Vella also tackled the idea of paid user acquisition, a large problem in the mobile market. The movement of Asian publishers like Gree and DeNa into Western app stores raised the cost of user acquisition drastically, from 60 cents per user to more than 6 dollars per user. He explained that paid user acquisition doesn't exist at an appreciable level in paid games development.

According to Vella, there are a few areas where paid app development fits for a studio. The paid market is great a prototype/testing space, allowing developers to try out new ideas. Paid is also great for targeting niche genres or creating your own brand-new niche.

"[Paid games] need to celebrate the concept over the scale. You're going to be making these games for a low amount of money and because they're interesting, unique, fun, crazy, they are going to get some traction. They are going to get some coverage. They are going to be a game that someone will talk about," said Vella.

Mainstream genres are prime for paid, as free-to-play has very specific genre effectiveness. Certain genres don't work well for free-to-play development, like adventure games. Transitioning hardcore console games to mobile platforms are also a stand-out space for paid apps, though developers should be prepared to tailor titles to new platforms. Paid development is also the last bastion for narrative-driven games, like Telltale's The Walking Dead.

Vella then outlined some of the best practices of promoting your paid apps to the market. Small developers need to be cognizant of promoting to both fans and store holders (Apple/Google) in a 50/50 split. Great promoting towards fans can ignite the attention of editorial teams at Apple and Google, but developers should think about how their game shows off hardware.

Capybara's process for paid game development focuses on making a great finished product, as paid games tend to rely on the initial audience. Being critical of your game and playtesting are key. Hype is also a large part of the process. Vella used the example of Vlambeer's Ridiculous Fishing, which had a great story it used to sell the game to players and platform holders. Being cloned and then bouncing back to create an even better product helped cement the title in the mind of fans.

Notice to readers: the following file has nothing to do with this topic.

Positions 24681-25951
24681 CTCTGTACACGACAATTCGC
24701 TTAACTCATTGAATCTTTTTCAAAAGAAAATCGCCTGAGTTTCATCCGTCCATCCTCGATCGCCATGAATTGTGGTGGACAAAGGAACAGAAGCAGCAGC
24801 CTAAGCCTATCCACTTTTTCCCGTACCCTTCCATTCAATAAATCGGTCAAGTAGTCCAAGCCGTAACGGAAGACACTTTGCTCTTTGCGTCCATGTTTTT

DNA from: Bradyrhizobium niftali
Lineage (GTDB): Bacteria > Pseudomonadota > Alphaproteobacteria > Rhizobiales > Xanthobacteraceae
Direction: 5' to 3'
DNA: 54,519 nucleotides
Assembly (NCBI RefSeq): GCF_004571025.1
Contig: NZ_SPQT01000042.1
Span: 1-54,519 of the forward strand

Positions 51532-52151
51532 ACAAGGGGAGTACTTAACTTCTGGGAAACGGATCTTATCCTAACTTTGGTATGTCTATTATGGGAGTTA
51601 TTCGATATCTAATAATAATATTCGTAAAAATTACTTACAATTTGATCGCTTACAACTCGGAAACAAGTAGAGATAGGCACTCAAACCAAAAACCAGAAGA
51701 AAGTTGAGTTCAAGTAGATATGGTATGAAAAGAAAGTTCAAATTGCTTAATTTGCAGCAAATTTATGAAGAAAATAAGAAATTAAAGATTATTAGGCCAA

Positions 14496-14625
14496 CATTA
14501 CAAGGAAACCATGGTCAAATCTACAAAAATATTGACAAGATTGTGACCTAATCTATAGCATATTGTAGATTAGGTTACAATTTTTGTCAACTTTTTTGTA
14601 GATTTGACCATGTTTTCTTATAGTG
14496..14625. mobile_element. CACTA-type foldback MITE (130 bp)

"The argument that sales depreciate games is complete bullshit."

Developers should start approaching App Store and Google Play like Valve approaches Steam, Vella explained. Steam uses sales to motivate buyers. He also cautioned developers to move away from the 99 cent price point.

"In my opinion, Steam is the most viable, effective paid app marketplace in existence right now. Even more effective than [the App Store] and Google Play," he said. "The argument that sales depreciate games is complete bullshit. All it's doing is convincing more people to buy your game that never would've bought your game before."

"There's a real shift away from 99 cents for all but the most ultra-casual, super-mass-market-focused products. It's leveraging the real strength of paid apps, because it's generating the most revenue possible from the most interested people. You're asking the people who are most interested to pay you more."

Vella emphasized that developers should localize, port, and update their games, making sure that apps work on new and upcoming hardware. Finally, paid development means if your game doesn't work, it's best to move on. Games are not a service with paid apps; developers should support titles, but creative time is better spent creating something new than polishing an existing game.

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Mike Williams avatar

Mike Williams

Reviews Editor, USgamer

M.H. Williams is new to the journalism game, but he's been a gamer since the NES first graced American shores. Third-person action-adventure games are his personal poison: Uncharted, Infamous, and Assassin's Creed just to name a few. If you see him around a convention, he's not hard to spot: Black guy, glasses, and a tie.